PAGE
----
To celebrate the start of my summer reading program, I read an excerpt of “Remember The Time Protecting Michael Jackson In His Final Days” via a Slate retweet. Honestly, I wasn’t expecting much because I don’t really expect much of anything released post-posthumously. However, to my surprise, I found myself enthralled in the memoirs of Michael Jackson’s two bodyguards. Their recollections are unlike any others simply for the reason that, besides Michael’s own children (and perhaps their nanny), they were with Michael day in and day out.
After having grown up in the spotlight, headlining hundreds of shows globally, and commandeering a generation of popular culture, it was time for the King of Pop to return to Earth–except he couldn’t. When you look like what Michael looked like and when you did what Michael did like you can’t just fade into obscurity and live a normal life. He was at once extraordinary and “abnormal”. He developed on the stage, in the studio, and under our gaze. Thriller doomed Michael into an eternal cosmic orbit. Though a relic of esteem, Thriller was also a jail cell. Everyone wants to know what happens after you reach the top–and usually everyone just wants to see the fall. See also: Lebron James.
So as June 25th rolls around once again, I’m writing this blog to confess that I killed Michael Jackson. You killed Michael Jackson. Collectively, our stifling appetite to see his moonwalk and to hear his voice killed him. He was an artist that had an incredible gift for creating–and that’s precisely what I think killed him. Celebrity doesn’t care so much about the art as it does about the artist giving themselves to all of us. We all just wanted more and in the midst of that wanting we forgot that Michael had wants of his own. One day the King of Pop wanted to retire the crown. He wanted to be a dad and watch his kids grow up. He wanted to go shopping during normal operating hours. He wanted to walk into a bar and tell the bartender, “Give me a beer!” He wanted all of this and it was impossible.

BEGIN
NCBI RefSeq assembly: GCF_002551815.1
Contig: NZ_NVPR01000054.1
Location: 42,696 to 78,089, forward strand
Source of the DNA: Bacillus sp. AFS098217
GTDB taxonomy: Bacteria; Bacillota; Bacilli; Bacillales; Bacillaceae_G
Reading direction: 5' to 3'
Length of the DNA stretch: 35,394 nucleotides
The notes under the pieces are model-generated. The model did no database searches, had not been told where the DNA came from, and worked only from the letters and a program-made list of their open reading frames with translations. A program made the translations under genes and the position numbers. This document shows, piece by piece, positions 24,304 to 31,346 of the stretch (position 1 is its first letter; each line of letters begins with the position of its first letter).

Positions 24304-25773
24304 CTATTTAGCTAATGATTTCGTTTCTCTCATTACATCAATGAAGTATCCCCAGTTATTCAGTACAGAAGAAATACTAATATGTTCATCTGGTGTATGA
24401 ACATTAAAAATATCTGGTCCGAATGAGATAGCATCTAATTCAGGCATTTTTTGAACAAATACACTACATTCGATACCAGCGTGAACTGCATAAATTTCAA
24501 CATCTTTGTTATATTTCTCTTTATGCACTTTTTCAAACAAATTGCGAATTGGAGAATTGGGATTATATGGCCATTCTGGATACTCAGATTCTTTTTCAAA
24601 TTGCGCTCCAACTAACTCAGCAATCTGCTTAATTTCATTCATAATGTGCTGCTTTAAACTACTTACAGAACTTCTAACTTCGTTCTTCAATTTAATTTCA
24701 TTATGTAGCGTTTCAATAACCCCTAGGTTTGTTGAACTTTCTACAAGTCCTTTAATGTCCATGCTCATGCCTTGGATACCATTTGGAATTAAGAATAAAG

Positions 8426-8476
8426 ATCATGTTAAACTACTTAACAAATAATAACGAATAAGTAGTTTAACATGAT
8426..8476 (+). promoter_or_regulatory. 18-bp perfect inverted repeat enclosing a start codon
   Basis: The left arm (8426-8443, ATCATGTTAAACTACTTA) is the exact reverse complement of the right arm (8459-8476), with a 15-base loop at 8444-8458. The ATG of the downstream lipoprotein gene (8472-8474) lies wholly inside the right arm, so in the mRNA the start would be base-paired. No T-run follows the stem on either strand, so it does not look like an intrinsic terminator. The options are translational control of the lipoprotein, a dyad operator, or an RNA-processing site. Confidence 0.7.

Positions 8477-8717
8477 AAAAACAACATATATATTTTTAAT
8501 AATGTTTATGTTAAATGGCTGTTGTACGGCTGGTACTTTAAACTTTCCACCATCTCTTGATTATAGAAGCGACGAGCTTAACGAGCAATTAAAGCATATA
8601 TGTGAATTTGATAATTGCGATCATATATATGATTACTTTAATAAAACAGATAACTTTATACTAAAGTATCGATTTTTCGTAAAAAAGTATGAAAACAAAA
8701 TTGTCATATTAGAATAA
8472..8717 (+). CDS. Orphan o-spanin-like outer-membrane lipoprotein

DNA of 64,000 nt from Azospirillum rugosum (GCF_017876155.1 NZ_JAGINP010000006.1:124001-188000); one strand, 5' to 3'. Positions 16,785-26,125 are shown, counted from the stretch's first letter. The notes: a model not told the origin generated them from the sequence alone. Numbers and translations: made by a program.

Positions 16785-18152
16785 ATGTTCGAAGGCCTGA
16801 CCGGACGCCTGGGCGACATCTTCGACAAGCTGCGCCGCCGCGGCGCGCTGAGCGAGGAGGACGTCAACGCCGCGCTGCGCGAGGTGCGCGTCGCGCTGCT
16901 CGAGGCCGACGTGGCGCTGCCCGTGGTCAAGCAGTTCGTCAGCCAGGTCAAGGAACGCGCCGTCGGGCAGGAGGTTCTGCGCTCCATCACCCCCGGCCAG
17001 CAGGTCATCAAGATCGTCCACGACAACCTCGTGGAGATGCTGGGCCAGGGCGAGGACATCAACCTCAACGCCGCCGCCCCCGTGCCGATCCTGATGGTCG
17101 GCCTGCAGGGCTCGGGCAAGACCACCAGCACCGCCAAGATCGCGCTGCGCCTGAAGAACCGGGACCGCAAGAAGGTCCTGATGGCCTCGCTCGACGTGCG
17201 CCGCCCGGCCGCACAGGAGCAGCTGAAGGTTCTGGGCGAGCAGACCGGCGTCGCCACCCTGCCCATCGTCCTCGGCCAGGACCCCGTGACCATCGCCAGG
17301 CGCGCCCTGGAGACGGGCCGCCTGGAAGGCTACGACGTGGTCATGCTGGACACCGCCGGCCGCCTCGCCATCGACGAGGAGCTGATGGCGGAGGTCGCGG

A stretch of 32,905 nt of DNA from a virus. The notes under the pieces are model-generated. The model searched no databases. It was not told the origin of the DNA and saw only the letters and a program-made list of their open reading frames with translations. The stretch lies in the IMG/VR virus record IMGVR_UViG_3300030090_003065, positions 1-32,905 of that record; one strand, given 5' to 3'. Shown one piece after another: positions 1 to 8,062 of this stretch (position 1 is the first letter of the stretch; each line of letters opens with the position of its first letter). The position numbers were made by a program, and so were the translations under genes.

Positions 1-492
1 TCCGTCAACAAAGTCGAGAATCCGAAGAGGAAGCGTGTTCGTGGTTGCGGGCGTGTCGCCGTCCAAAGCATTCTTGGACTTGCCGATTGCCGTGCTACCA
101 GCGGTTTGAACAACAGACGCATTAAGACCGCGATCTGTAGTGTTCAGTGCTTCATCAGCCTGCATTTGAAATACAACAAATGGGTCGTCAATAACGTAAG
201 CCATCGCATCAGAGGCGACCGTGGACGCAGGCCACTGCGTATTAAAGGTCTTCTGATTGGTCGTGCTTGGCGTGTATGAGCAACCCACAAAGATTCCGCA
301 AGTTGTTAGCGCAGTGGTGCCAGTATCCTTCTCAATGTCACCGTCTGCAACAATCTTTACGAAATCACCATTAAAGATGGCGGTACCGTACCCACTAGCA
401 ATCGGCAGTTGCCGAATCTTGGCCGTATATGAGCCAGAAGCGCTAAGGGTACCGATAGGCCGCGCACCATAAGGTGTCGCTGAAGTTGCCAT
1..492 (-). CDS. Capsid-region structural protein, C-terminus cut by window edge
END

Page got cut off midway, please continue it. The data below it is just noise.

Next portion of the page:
This is all to say that I am trying to temper my appetite for celebrity culture. It’s perfectly fine to be a fan, but how do we separate fandom from idolatry? I hope that I never gush over a famous person if I ever meet a famous person. I want to treat them like I would anyone else: a handshake, maybe a hug, a few polite words (including “I’m a huge fan” or “I appreciate what you’ve done/created”), and then I’d be on my way–if any of this at all. All of those adoring fans outside of airports and hotels on Michael’s tours? They killed him. As an artist he loved it, but as a human it drained and dehumanized him. When all the world wants one man and that man gives all he has, Michael Jackson happens on August 29, 1958 and ends on June 25th, 2009.
On a side note: I am particularly skeptical about anything released after Michael’s death. In the first place, he had no part in the production of those releases. In the second place, those releases are simply the vultures circling Michael’s corpse. Michael had absolutely nothing to do with his family when the family band disbanded. It was cringe worthy when his brothers did the backing vocals to the posthumous release “This Is It”. Yes, it was touching that the family would do something so sensitive, but it also reeked of greed. I loved watching “This Is It” over and over and over, but in the back of my mind I knew This Is It seemed kind of forced. I really don’t think Michael wanted to do those 50 shows in London, but I wanted him to. I killed him.